By DAVE BUCHANAN
The Daily Sentinel
AVON — Jean Stetson already has felt the rake of a wolf’s claws, and the predator officially isn’t even in Colorado.
Stetson, a third-generation rancher from Craig, was one of four livestock producers on the 13-person Wolf Management Working Group that painstakingly hammered out a wolf management plan adopted unanimously Thursday by the Colorado Wildlife Commission.
The panel was composed of ranchers, sportsmen and conservation groups, and Stetson said the group’s decision to allow migrating wolves to come into the state brought howls of protest from the ranching community, some of whom clawed at Stetson and accused her of selling out by signing off on the group decision.
“There are a lot of unhappy people who feel they’re caught in a Catch 22,” Stetson said Thursday. “They thought (with this plan) they could protect their livestock and their livelihood, but now we’re at the mercy of the judges and the (U.S.) Fish and Wildlife Service.”
The state plan allows wolves to migrate into Colorado without being harassed. However, once a wolf gets into trouble, including killing livestock, a quick response is urged. That might not be possible, ranchers fear, in the light of an Oregon judge’s recent decision to return the wolves to endangered status.
Ed Bangs, wolf program coordinator for the Fish and Wildlife Service in Helena, Mont., said the government agency doesn’t hesitate to kill any wolf caught killing livestock.
The plan also seeks a compensation program for ranchers for losses. The compensation must come from funds other than the DOW’s game-cash fund or from license fees.
However, the plan left unanswered what to do about wolves entering the state in packs or the even more sensitive matter of whether Colorado should reintroduce wolves.
Just having a plan is a major step forward in dealing with an endangered species, said Division of Wildlife Director Bruce McCloskey.
“I don’t know if you realize the significance of the vote you just took,” said McCloskey after the commission voted 8-0 for the plan. “It’s a pretty remarkable difference between (Colorado) and other Western states.”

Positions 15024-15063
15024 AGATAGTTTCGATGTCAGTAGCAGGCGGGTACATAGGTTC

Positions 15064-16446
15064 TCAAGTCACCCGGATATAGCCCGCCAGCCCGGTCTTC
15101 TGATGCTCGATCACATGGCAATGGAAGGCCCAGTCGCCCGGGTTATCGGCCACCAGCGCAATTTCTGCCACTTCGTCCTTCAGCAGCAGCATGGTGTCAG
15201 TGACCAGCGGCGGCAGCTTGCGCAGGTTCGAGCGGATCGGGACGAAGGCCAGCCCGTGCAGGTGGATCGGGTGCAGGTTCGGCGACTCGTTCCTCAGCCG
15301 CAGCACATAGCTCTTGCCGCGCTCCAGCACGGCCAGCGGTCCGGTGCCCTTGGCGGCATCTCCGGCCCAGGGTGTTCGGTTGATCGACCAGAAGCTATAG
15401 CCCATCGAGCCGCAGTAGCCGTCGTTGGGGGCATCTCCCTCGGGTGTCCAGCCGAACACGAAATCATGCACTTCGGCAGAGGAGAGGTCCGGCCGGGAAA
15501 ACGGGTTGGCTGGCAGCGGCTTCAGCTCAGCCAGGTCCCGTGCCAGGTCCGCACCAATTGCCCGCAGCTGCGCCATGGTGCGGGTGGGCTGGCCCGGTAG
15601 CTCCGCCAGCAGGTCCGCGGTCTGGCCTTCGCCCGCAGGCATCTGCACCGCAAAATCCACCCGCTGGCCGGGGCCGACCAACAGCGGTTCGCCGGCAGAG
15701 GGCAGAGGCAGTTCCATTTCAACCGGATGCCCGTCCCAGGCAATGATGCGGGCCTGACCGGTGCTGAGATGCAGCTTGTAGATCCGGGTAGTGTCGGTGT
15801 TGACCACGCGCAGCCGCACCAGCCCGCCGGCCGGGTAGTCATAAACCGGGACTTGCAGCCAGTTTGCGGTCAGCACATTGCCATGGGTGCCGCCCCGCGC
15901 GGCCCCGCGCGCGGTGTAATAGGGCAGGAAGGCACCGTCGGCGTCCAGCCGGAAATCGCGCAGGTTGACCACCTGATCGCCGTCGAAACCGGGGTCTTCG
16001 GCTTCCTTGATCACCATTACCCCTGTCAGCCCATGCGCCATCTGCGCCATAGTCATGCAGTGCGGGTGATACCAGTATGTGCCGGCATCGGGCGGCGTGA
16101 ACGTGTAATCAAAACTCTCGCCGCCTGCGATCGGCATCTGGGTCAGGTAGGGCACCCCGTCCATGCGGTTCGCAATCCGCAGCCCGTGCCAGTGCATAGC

The news was welcome by several conservation groups.
“This decision is remarkable, and it cracks the door for wolves that might wander into the state on their own,” said Rob Edward of Sinapu, also a member of the working group.
What has ranchers riled was the recent ruling in Oregon that said the Service erred in dividing wolves into regional subpopulations and unilaterally deciding that wolves were threatened, not endangered. The judge’s ruling re-established the wolfs’ endangered listing, making it near-impossible for a rancher to protect his livestock from a predating wolf.
The Fish and Wildlife Service has said it will develop some unspecified permit process to allow Colorado to manage wolves, including some take of predating wolves, but McCloskey was skeptical.
“I’d better see that in black and white before I say anything,” he said.
But even allowing a single wolf to enter the state is a bad choice, Stetson said.
“There’s one faction in the state that wants wolves here now,” she said. “We have another faction that says, “Hell no, I’ll shoot everyone I see.”
Although the DOW receives several unverified reports of wolf sightings every year, the only confirmed sighting in 60 years occurred last summer when a female wolf from a pack in Yellowstone National Park was killed on Interstate 70 near Idaho Springs.
That puts pressure on the state to be ready to deal with migrating wolves, said working group member Dyanne Singler of the National Wildlife Federation.
“I’m proud of the ranchers, hunters and other conservationists on this group,” Singler said. “Now, this group needs to press on with developing a recovery plan for wolves in Colorado.”
McCloskey said finding money to fund the wolf plan, including keeping the working group together, will be a challenge.
“It’s going to be tough in these days of tight budgets,” McCloskey said. “But it would be good to have something set aside.”